Now, I can’t lie, my SBF and I have had a fair few rows and bust ups. And sometimes it’s because they got it wrong and said or did something that was just really stupid. Other times it was me, expecting too much from them and getting angry as a result. But we’ve worked through these times, sharing our vulnerabilities, exploring our stories and rising strong (yup, we’ve read a lot of Brené Brown). We have learned how to support one another and our friendship is so much the stronger for it. We know it can be hard but we know it’s worth it. Because in a world of such prejudice it’s not easy being out – as a queer person or as an ally – but we’ve decided to do it to ensure it’s not just the loud and violent voices that get heard and in the hope that kids like Jamel Myles will be able to live full and happy lives. Together, my SBF and I have proved that just as men have a vital role to play in feminism so straight people are crucial to LGBTQIA+ empowerment. I don’t expect the world of my SBF and I don’t want them to burn out. I just want them to be themselves brilliantly and I know that’s what they want for me too. And when it comes down to it I’m so proud of my SBF, just so overwhelmingly proud.

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Calling All Queer Warriors

Last summer I spent a week in the Welsh countryside. I slept in a big yurt and under a tarp, I did some fasting and I met a bunch of great people. The landscape was beautiful – we were staying in a rewilding valley, meaning that nature was slowly reclaiming the space that would previously have been farmed (although some pesky sheep did manage to break in to do some casual grazing). The land was fantastical and it reminded me of Tolkien’s Middle-earth and also the world of the Legend of Zelda (an ace computer game I loved playing when I was younger). However, as I thought about these stories I realised they are often about straight men fighting orcs and/or rescuing Princesses. So, there, deep in the Welsh wilderness a new character was born: the Queer Warrior.

Skip forward to yesterday and I just ran my first ever Queer Warriors workshop at ActivateLDN – a whole day event to equip young people with the skills and resources to make social change. The subtitle for my session was Resourcing and Supporting the LGBTQIA+ Community and for 90 minutes that is what I and eleven others got up to. We unpacked the acronym and explored what the different letters mean. We also spoke about our own experiences of gender and sexuality. We then got a bit fictional and invented our own characters, giving them names, appearances, genders, sexualities, fears and much more. We confronted our characters with their fears and had them overcome them in novel ways. In essence, we honed our storytelling and communication skills which I think are vital for the queer community because we have so many stories to tell, whether we consider ourselves a member of the community or an ally of it. We also need to be able to combat the stereotyping and prejudice that tries to sideline the queer community, often inciting and resulting in violence. Our stories matter and the more empowered we feel to tell them then, hopefully, the more others will listen.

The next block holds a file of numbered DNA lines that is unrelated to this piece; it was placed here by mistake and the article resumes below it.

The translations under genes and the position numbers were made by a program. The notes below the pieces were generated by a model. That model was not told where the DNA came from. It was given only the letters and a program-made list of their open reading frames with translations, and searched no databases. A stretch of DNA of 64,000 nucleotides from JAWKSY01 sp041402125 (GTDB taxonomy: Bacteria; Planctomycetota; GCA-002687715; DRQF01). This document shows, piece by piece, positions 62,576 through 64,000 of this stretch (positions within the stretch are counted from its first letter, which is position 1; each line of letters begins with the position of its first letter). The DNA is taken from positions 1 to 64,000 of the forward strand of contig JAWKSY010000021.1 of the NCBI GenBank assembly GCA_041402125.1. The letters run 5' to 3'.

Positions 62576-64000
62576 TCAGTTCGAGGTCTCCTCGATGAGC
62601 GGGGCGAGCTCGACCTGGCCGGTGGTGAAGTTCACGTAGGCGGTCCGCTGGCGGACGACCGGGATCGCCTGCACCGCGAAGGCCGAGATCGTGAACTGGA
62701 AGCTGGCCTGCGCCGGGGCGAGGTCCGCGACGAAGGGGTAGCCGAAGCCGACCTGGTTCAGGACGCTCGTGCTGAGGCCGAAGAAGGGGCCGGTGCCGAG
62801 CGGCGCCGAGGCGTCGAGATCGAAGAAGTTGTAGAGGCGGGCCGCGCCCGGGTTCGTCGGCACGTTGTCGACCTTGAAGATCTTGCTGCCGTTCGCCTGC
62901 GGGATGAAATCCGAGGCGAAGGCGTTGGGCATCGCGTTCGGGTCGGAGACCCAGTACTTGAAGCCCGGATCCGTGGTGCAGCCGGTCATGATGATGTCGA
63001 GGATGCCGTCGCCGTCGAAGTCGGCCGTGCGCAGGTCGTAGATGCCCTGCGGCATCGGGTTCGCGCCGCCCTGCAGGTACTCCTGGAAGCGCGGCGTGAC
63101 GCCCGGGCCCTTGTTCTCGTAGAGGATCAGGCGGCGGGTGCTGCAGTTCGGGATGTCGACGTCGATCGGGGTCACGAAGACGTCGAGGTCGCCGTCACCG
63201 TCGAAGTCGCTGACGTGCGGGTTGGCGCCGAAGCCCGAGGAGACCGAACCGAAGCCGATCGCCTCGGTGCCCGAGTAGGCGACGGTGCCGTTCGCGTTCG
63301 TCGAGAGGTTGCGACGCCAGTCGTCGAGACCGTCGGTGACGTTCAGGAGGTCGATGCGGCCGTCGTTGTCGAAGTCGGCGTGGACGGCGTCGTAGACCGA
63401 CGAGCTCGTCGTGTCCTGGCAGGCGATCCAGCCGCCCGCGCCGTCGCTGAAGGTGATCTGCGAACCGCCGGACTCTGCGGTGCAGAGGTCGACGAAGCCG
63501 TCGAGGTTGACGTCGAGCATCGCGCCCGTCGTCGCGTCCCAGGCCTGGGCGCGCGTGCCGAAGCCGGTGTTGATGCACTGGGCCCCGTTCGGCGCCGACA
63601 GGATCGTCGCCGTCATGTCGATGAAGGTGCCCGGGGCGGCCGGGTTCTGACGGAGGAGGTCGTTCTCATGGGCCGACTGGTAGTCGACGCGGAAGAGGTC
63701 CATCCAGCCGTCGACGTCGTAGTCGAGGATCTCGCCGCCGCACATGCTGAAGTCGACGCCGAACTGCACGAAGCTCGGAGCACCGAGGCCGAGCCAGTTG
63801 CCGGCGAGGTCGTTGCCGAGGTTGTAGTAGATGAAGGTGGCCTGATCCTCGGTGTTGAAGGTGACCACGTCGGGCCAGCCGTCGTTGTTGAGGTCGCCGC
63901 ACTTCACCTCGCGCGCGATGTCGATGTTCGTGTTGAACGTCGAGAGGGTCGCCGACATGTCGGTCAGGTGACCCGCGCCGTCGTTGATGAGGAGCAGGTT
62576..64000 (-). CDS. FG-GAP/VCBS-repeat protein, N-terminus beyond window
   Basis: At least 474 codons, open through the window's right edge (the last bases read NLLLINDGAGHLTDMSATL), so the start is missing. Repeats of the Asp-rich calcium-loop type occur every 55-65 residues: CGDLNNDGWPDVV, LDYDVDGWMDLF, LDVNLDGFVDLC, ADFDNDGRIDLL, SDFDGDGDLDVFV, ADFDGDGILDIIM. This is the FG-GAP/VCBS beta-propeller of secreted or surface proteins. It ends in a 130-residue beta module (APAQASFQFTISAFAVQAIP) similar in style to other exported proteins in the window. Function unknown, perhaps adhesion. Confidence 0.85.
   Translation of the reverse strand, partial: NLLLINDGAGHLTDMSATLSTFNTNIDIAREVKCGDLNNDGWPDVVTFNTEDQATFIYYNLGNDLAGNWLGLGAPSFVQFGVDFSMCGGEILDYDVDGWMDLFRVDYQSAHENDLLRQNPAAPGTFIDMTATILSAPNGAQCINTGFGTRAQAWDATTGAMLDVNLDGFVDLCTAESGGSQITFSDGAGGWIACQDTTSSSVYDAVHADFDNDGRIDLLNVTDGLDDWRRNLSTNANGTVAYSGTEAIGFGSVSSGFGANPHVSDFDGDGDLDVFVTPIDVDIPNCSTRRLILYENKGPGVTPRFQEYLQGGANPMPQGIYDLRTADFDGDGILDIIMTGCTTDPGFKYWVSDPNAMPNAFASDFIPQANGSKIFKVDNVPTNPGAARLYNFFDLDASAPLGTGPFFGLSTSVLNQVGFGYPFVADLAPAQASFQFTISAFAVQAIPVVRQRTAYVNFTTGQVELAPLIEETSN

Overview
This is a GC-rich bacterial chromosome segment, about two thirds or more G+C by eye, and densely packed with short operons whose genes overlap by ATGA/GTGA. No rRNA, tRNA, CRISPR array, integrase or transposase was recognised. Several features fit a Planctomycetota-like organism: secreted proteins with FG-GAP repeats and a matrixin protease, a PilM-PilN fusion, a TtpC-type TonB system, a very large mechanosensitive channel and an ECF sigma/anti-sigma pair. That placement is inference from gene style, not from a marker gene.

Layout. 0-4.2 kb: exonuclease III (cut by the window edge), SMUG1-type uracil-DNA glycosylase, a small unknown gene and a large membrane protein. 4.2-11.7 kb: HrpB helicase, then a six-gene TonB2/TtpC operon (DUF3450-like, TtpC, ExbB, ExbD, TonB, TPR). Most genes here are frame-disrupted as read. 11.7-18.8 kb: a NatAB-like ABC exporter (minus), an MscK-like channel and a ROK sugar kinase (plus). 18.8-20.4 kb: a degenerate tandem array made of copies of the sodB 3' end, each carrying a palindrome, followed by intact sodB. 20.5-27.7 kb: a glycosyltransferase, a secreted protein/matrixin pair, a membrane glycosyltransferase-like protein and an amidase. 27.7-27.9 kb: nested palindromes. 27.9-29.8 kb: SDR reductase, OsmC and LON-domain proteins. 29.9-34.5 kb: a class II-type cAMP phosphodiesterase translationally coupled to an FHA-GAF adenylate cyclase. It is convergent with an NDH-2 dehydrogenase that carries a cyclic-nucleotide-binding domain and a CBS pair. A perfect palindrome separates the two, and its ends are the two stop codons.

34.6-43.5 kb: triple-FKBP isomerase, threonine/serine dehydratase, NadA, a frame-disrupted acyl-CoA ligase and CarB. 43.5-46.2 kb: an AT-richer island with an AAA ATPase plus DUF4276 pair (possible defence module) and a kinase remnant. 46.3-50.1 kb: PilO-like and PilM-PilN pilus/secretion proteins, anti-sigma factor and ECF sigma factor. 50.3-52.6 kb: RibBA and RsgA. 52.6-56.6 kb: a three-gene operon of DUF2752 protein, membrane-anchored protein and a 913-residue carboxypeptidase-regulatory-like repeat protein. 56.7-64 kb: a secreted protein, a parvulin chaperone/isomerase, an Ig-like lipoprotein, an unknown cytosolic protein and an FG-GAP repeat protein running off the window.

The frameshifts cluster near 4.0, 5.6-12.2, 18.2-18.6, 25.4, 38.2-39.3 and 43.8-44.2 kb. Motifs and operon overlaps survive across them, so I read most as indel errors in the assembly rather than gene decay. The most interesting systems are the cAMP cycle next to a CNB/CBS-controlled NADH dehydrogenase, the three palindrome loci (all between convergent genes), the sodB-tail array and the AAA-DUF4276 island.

Another metaphor of the Queer Warrior workshop is the idea that the queer community offers a huge umbrella of protection to those underneath. Furthermore, all are invited to shelter from the storm whether you are lesbian, gay, bisexual, straight, asexual, queer, trans, cis, intersex, questioning, genderqueer, non-binary or curious. It is also an intersectional umbrella that recognises prejudice and discrimination affect different people in different ways including along lines of race, ability, mental health, class and religion. In essence, the one thing I would hate for the queer community to be is a clique. There are enough cliques out there (and, trust me, I’ve got a post or two on this for later) but in the world of the Queer Warrior all are invited – you don’t have to be x enough or more y or less z, you can just be you, whoever that is and you’ll be welcome. You don’t even have to be a Queer Warrior, that’s just a name I like!

If you’re interested in a Queer Warriors workshop please get in touch at hello@robertholtom.co.uk. And you can find out more about my work in storytelling and narrative skills here – www.robertholtom.co.uk

Video Game - The Legend Of Zelda: Breath Of The Wild Link Wallpaper
The Queer Warrior surveys their domain (actually it’s Link from the next Legend of Zelda game!)